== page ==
5 reasons why you should visit Findmypast for free this weekend

By Sarah Williams, 6 September 2018 - 11:42am

To mark Findmypast offering four days of free access, Who Do You Think You Are? Magazine editor Sarah Williams explains how the site can help with your family history research

Findmypast free access
Family history records are free on Findmypast from 7 to 10 September

Findmypast is one of the leading family history websites, with 2.7 billion records to help trace your ancestors around the world.

Now, Findmypast is offering free access to its records from 09.00 BST on Friday 7 September to 23.59pm BST on Monday 10 September 2018, although you will need to register for an account.

The free access includes parish records, criminal records, the 1939 Register and much more, but does not cover the British Newspaper Archive.

Here's five reasons why you should take advantage of Findmypast's offer this weekend...

1. Research your Irish family

Findmypast’s Irish collection is included in this offer, so even if you only have a Starter subscription (covering UK BMD and census records) you will get access to new levels of records.

2. Find a criminal in the family 

Whether you know there’s a criminal in the family, or you just suspect it, FMP’s crime and punishment collection is unrivalled.

Working with The National Archives, they have digitised a vast number of documents relating to crime and have now uploaded the last tranche of the collection, so even if you have looked before and not found anything, perhaps it’s time to look again.

3. Explore hundreds of years of military records 

Although many First World War records can be found on other sites, there are some unique datasets for this conflict as well as lots for earlier periods on FMP. There’s also a sizeable collection of PoW records covering both World Wars.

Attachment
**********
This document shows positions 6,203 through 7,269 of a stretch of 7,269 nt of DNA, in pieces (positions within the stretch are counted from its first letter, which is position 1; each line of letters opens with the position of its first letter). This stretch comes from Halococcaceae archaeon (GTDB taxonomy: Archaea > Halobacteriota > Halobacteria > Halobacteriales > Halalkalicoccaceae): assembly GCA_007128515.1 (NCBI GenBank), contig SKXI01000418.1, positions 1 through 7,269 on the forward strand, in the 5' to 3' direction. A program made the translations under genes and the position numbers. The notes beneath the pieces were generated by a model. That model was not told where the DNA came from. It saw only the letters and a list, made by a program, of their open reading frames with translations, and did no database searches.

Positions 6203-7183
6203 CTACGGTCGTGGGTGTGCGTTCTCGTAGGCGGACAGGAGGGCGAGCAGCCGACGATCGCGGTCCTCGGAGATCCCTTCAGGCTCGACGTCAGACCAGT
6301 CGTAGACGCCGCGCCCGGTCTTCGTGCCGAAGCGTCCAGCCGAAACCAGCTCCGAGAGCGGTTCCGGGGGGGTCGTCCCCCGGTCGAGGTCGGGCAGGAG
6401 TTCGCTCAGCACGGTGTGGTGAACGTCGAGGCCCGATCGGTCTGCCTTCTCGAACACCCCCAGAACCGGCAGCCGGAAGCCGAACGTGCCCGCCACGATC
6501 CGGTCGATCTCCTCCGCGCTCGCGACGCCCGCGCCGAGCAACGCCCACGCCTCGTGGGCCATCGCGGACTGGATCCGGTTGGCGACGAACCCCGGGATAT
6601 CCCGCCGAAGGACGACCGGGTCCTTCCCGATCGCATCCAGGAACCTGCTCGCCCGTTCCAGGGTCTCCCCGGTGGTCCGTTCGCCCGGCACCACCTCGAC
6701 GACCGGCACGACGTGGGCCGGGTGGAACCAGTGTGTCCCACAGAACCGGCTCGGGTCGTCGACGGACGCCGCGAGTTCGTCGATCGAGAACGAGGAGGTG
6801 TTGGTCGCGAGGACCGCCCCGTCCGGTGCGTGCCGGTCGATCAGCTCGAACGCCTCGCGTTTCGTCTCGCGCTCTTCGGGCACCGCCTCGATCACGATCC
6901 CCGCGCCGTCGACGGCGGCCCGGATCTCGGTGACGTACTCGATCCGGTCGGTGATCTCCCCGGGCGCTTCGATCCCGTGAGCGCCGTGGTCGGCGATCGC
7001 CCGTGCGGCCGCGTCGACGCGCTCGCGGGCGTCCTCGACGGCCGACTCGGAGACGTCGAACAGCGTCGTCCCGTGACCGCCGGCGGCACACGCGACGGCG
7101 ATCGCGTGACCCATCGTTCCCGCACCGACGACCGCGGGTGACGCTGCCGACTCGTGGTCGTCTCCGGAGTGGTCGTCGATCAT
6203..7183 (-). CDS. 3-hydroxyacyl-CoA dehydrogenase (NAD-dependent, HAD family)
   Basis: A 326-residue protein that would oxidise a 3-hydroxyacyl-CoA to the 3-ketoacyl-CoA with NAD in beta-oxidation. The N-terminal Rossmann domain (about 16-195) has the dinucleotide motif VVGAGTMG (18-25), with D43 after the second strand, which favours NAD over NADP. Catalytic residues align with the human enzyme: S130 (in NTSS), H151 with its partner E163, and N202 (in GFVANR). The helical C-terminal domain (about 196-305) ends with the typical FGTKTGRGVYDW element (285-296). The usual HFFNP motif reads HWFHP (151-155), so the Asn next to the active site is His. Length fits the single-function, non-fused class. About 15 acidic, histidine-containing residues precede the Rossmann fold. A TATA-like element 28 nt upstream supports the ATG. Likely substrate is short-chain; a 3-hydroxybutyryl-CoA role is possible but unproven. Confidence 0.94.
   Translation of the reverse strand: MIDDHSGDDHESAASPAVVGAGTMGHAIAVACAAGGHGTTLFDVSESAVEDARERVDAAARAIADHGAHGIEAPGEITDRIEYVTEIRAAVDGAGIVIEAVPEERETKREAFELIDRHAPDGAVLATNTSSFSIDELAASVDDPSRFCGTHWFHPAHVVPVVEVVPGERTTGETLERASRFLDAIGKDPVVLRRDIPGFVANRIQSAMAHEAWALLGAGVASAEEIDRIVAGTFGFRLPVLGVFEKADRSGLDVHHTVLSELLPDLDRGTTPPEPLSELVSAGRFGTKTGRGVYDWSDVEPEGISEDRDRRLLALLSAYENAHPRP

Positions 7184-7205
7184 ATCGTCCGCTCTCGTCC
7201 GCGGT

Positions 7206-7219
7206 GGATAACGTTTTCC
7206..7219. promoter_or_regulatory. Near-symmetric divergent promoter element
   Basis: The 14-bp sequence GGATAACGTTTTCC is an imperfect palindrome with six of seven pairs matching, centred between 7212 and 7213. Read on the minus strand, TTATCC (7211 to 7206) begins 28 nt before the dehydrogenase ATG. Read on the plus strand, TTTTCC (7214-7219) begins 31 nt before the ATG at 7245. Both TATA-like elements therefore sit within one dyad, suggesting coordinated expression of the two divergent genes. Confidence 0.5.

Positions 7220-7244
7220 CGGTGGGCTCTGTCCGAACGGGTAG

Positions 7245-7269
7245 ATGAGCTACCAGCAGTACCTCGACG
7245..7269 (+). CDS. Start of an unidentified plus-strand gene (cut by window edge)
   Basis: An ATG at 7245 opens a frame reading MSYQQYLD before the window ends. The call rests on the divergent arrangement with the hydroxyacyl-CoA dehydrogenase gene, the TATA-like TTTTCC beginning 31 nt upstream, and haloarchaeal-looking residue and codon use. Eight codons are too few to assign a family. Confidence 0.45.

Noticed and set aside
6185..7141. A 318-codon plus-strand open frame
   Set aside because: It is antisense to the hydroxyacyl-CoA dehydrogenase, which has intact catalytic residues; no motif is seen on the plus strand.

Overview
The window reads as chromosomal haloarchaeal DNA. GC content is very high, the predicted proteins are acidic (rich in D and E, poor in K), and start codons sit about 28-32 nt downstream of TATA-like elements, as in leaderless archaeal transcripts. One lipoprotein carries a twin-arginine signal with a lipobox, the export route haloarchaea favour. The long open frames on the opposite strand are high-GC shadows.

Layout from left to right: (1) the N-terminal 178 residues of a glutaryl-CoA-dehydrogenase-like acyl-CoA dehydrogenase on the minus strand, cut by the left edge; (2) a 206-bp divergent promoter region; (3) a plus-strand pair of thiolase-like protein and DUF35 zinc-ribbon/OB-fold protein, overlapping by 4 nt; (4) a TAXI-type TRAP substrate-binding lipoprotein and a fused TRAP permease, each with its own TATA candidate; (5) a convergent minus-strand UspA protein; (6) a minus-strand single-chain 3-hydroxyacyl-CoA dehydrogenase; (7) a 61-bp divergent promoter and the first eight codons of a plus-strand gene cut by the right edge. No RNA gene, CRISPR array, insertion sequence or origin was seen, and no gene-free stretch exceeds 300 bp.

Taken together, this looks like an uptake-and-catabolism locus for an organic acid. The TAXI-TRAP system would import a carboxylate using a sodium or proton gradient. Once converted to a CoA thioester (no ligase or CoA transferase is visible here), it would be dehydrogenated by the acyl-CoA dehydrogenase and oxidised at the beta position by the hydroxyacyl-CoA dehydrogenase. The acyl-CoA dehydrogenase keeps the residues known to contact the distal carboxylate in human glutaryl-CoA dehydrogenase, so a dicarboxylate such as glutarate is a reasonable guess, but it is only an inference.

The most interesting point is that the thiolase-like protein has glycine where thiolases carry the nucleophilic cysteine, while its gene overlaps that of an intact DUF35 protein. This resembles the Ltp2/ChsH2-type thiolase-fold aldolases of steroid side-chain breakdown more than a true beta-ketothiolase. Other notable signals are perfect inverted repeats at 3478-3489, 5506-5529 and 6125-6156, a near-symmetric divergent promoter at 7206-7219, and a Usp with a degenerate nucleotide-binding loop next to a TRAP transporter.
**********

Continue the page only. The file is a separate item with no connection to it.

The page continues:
4. Check out FMP's parish register collection

If you’ve got ancestors that hail from Westminster, Plymouth and West Devon, Hertfordshire, Staffordshire, Yorkshire, Cheshire or Wales then you should definitely be checking out the parish register collections on FMP, as you will be able to see the original documents.

They’ve also got an impressive collection of indexes for other areas based on transcriptions by family history societies. Remember FHS transcriptions can sometimes be more accurate than those done by professional companies, so if you can’t find someone in a collection held by Ancestry, it might be worth seeing if FMP has an alternative transcription to help you track down the right record on Ancestry.  

5. Take pot luck 

Sometimes you just need to hope for a little bit of serendipity with family history research. Try entering the details of some of your family members into the basic search engine. Don’t add too many details at first and see what turns up. If you get too many results, you can add further details to narrow it down. With 2.7 billion records, who knows what you may find?


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Which records appeared in Jonnie Peacock's episode of WDYTYA?
previous blog Article
Tracing family history before the beginning of civil registration
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